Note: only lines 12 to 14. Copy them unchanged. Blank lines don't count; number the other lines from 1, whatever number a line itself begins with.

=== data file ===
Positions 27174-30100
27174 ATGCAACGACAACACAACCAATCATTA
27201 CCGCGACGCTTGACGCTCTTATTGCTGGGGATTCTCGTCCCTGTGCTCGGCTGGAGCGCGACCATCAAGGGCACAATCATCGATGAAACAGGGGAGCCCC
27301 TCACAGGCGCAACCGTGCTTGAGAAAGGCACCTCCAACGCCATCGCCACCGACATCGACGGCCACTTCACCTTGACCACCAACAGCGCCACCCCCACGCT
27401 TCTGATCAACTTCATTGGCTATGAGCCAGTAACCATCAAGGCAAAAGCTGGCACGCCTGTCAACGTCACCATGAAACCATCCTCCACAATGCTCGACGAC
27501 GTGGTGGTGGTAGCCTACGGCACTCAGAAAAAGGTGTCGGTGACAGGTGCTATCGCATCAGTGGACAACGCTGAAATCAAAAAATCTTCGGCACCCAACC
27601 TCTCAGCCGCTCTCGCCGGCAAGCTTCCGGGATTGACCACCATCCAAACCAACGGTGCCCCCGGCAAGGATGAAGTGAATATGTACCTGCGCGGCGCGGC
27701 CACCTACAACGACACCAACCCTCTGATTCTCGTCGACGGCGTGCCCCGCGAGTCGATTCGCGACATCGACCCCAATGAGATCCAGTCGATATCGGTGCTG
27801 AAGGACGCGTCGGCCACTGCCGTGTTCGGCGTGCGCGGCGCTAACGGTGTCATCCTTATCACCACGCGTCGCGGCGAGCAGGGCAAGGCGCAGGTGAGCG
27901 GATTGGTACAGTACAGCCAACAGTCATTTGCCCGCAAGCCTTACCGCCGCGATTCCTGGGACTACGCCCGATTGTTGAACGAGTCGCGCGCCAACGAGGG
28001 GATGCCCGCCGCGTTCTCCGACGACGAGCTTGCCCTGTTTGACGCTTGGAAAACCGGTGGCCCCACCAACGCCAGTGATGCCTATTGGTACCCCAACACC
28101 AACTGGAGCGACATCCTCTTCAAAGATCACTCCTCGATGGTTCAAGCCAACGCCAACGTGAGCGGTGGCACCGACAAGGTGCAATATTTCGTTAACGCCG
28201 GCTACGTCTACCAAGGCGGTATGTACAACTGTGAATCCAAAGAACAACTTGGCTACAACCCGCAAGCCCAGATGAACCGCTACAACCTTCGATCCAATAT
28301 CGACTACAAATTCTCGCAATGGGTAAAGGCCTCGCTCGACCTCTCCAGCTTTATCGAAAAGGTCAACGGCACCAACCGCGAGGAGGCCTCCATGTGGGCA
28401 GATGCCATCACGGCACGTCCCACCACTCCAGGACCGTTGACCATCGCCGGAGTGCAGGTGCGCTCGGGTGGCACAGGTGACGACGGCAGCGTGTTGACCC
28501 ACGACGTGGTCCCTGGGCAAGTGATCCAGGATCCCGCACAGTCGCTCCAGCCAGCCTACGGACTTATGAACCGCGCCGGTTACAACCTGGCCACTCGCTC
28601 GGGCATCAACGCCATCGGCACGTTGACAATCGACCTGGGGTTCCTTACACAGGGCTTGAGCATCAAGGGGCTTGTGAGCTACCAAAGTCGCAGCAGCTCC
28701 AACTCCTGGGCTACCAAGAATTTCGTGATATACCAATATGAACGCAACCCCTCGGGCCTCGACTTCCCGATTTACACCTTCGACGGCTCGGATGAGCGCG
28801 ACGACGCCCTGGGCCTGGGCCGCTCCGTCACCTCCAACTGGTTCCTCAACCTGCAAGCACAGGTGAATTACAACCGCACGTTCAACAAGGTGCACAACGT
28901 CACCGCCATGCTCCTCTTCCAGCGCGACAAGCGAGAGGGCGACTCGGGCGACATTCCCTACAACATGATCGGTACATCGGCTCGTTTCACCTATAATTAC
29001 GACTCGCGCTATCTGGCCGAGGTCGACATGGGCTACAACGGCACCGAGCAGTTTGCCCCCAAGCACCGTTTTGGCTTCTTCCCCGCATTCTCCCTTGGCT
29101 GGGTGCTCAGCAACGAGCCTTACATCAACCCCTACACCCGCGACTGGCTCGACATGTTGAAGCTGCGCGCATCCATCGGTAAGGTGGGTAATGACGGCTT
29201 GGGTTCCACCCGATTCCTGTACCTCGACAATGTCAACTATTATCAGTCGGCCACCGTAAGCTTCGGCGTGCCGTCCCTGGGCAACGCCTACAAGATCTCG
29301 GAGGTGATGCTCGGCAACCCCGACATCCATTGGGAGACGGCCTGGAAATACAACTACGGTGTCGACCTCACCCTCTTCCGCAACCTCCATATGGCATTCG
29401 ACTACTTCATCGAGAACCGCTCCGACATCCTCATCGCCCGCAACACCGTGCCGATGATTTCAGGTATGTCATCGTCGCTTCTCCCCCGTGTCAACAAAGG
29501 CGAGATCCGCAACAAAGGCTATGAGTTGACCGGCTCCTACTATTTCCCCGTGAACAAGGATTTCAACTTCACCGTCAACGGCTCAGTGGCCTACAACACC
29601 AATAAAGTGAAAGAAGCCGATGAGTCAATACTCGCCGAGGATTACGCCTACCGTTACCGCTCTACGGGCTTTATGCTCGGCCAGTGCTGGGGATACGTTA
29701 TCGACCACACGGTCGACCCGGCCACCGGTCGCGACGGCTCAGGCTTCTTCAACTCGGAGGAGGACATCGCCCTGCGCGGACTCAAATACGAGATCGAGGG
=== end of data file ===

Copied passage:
28101 AACTGGAGCGACATCCTCTTCAAAGATCACTCCTCGATGGTTCAAGCCAACGCCAACGTGAGCGGTGGCACCGACAAGGTGCAATATTTCGTTAACGCCG
28201 GCTACGTCTACCAAGGCGGTATGTACAACTGTGAATCCAAAGAACAACTTGGCTACAACCCGCAAGCCCAGATGAACCGCTACAACCTTCGATCCAATAT
28301 CGACTACAAATTCTCGCAATGGGTAAAGGCCTCGCTCGACCTCTCCAGCTTTATCGAAAAGGTCAACGGCACCAACCGCGAGGAGGCCTCCATGTGGGCA